So here is what I do: I basically combine Event Sourcing architecture with CQRS. Whenever a client makes a write request, that "command" gets written to a log. Then when things happen as a consequence of that command, for example, a successful DB write happens, I write another log that references the command.

So I'll have an event that says:

    id: '1234'
    type: 'command'
    data: {type: 'createComment', text: 'Ayy', userId: '1234', postId: '6543'}
And then that can get picked up and processed by the application, which will create another event like:

    id: '2345'
    type: 'dbWrite'
    data: {model: 'comments', data: {text: 'Ayy'}}
    commandId: '1234'
There's a lot of redundancy, and you can instead rely on something like your DB WAL for some of the consequences of the commands, but separating out the commands from the results like this has made Event Sourcing work quite well for me.

> Did the event happen yet? Did it succeed?

Events have already happened when you see them in the event log. It's happened, it succeeded.

> I didn't like having an event ledger say "comment created," where my application is then meant to consume this, handle validation, potentially fail on the db operation, etc.

You don't validate the past, you just accept it. Failing on the dB operation means your application is in error - if it's a transient error, retry with whatever backoff strategy you have. If it's a permanent error, you have a serious mistake somewhere in your code.

In your example, I believe you've broken one event into two parts. The second part essentially only says "the command was accepted." The first part says why there was a change made.

The first event is essentially "a user submitted a request to create a comment." The second event is essentially "a user's request resulted in a database change." The second event is not semantically interesting without the request's information, and the first event is of little interest outside of processing the request. Your application receives the _command_ to post a comment, validates the command, and records the outcome as an event.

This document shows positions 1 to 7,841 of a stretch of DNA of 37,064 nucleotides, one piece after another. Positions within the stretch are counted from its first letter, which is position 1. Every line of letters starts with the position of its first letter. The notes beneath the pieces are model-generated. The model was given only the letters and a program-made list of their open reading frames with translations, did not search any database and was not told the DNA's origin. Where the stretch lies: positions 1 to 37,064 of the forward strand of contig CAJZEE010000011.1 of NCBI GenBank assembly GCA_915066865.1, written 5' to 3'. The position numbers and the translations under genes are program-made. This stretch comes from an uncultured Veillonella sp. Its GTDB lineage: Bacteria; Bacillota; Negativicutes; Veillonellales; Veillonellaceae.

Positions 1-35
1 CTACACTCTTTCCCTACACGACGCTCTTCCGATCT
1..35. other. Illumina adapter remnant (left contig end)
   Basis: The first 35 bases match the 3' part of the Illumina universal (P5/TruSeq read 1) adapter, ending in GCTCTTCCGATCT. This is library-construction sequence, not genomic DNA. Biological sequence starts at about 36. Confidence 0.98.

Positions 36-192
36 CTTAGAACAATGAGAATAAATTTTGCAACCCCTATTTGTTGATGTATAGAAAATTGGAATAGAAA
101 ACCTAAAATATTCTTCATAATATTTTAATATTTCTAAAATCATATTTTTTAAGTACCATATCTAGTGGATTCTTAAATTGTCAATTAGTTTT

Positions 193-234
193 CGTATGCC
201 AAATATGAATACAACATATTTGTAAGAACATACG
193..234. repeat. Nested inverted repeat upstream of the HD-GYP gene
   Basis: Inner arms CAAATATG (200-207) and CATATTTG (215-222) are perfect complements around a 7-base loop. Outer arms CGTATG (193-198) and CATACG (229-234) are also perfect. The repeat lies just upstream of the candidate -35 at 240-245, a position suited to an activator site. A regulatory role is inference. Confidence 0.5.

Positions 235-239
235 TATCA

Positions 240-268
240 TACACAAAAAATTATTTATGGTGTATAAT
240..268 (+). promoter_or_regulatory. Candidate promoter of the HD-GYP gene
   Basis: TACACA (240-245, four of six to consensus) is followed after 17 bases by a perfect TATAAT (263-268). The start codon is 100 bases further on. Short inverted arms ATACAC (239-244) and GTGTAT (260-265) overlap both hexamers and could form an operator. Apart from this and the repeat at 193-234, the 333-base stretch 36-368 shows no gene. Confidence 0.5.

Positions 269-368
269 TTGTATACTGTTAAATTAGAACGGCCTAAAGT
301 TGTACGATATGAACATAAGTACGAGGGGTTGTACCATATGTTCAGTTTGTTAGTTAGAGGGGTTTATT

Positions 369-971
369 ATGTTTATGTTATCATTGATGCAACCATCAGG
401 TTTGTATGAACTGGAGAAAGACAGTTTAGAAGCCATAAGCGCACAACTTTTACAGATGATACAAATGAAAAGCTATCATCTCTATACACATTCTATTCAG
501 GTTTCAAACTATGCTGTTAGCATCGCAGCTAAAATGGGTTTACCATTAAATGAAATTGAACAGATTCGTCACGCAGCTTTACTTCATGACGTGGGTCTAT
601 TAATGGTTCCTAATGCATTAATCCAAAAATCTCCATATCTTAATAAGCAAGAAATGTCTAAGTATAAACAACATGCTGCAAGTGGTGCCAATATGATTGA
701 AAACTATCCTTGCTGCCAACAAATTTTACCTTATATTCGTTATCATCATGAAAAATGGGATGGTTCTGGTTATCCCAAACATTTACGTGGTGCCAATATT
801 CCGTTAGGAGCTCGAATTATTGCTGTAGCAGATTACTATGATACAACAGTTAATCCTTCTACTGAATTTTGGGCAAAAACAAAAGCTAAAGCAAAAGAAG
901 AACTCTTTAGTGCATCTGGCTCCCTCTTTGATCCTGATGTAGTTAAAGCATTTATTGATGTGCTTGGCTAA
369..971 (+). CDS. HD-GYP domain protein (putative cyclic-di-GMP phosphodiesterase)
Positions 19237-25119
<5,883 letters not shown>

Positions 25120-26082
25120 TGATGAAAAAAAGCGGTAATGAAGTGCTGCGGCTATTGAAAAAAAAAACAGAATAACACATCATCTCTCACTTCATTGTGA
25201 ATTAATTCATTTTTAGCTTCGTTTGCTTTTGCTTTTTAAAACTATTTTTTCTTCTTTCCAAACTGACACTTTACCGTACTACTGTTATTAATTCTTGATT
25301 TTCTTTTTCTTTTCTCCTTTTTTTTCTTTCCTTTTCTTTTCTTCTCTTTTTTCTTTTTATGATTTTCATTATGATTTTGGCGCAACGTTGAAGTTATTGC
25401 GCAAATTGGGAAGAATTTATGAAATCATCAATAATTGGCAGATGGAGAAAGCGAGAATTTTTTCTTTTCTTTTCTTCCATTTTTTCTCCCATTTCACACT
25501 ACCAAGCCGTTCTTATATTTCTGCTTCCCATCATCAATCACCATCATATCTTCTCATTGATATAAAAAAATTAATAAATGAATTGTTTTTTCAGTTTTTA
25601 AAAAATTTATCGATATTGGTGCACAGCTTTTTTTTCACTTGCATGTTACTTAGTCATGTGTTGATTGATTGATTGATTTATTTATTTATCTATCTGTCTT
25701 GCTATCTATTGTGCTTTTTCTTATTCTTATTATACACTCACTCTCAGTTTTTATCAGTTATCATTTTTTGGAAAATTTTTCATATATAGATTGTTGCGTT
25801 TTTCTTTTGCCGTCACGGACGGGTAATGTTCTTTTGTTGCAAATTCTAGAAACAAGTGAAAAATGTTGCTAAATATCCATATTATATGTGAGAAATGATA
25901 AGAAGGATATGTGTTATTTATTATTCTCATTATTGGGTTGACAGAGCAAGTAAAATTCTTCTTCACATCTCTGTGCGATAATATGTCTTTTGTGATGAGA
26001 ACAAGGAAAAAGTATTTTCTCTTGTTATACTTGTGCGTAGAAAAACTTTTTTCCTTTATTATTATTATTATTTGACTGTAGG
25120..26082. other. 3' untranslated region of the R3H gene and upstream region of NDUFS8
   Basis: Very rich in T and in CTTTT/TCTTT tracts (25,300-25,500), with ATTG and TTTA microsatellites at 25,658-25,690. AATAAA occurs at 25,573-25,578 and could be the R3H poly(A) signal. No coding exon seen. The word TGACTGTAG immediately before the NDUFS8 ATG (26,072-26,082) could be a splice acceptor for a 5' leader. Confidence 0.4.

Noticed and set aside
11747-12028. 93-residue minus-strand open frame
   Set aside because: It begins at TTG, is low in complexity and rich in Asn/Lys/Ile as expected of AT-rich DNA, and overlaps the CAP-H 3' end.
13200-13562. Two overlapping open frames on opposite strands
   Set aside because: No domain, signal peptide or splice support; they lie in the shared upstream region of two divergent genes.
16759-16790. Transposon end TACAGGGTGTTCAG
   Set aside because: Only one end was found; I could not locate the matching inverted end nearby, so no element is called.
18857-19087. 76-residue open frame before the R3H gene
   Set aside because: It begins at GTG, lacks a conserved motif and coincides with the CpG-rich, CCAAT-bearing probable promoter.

A complete system would record errors as events as well as successes. This might seem very noisy, but down the line you might need to answer questions like "was this user doing lots of failed comments leading up to their successful hack of our system?" Or "how many comments are failing because the spam filter rejected them?" And you can't answer those if you haven't recorded the error outcome.

(And there's no harm in logging commands separately, too, but I'd log them explicitly as _commands_, not events. Commands are imperative tense, they're an order or request for the system to take some action. Events are past tense, they're what the system actually did.)


Having it clear not just in your own head, but your entire team's head what an event is, quite important, especially to keep in mind what happens when you "play back" a log. Do transactional emails get sent out again? Do upstream services record the playback as duplicate events? How are transactions handled? What external state are you unknowingly depending on for that playback to produce the same result?

> Do transactional emails get sent out again? Do upstream services record the playback as duplicate events? How are transactions handled?

The narrow problem here is that Event Sourcing is temporal, but not bitemporal. Or rather, the different kinds of temporality are frequently muddled.

Event streaming in the Akidau/Google style is bitemporal, but mostly accidentally, as a side effect of distinguishing "event time" (fact time) and "processing time" (transaction time / belief time).

(Snodgrass later proposed tritemporal models, including a timeline for when a fact-belief was viewed, which I find both brilliant and slightly terrifying).

The problems of evolving data models, which is the third-order problem, is often hardest when you put a log or stream at the centre of your design. Databases using SQL, for example, struggle with first-order (current state) and second-order (historical state) evolution. But they do much better on third-order evolution, since DDL is built into every relational database.


Ya, I think that is part of the importance of separating out the effects that resulted from the command. If I want to benefit from the "state rewind" capabilities, to bring my DB back to a certain point in time, for example, I can simply play back the DB writes that occurred and perform those updates directly.

Otherwise, I would have to replay the commands, ensure that my application state for processing the commands is exactly the same as it was when it last processed those particular commands, ensure that all undesirable side effects are disabled, etc.


My separate comment was partially a reply to you: https://news.ycombinator.com/item?id=19073810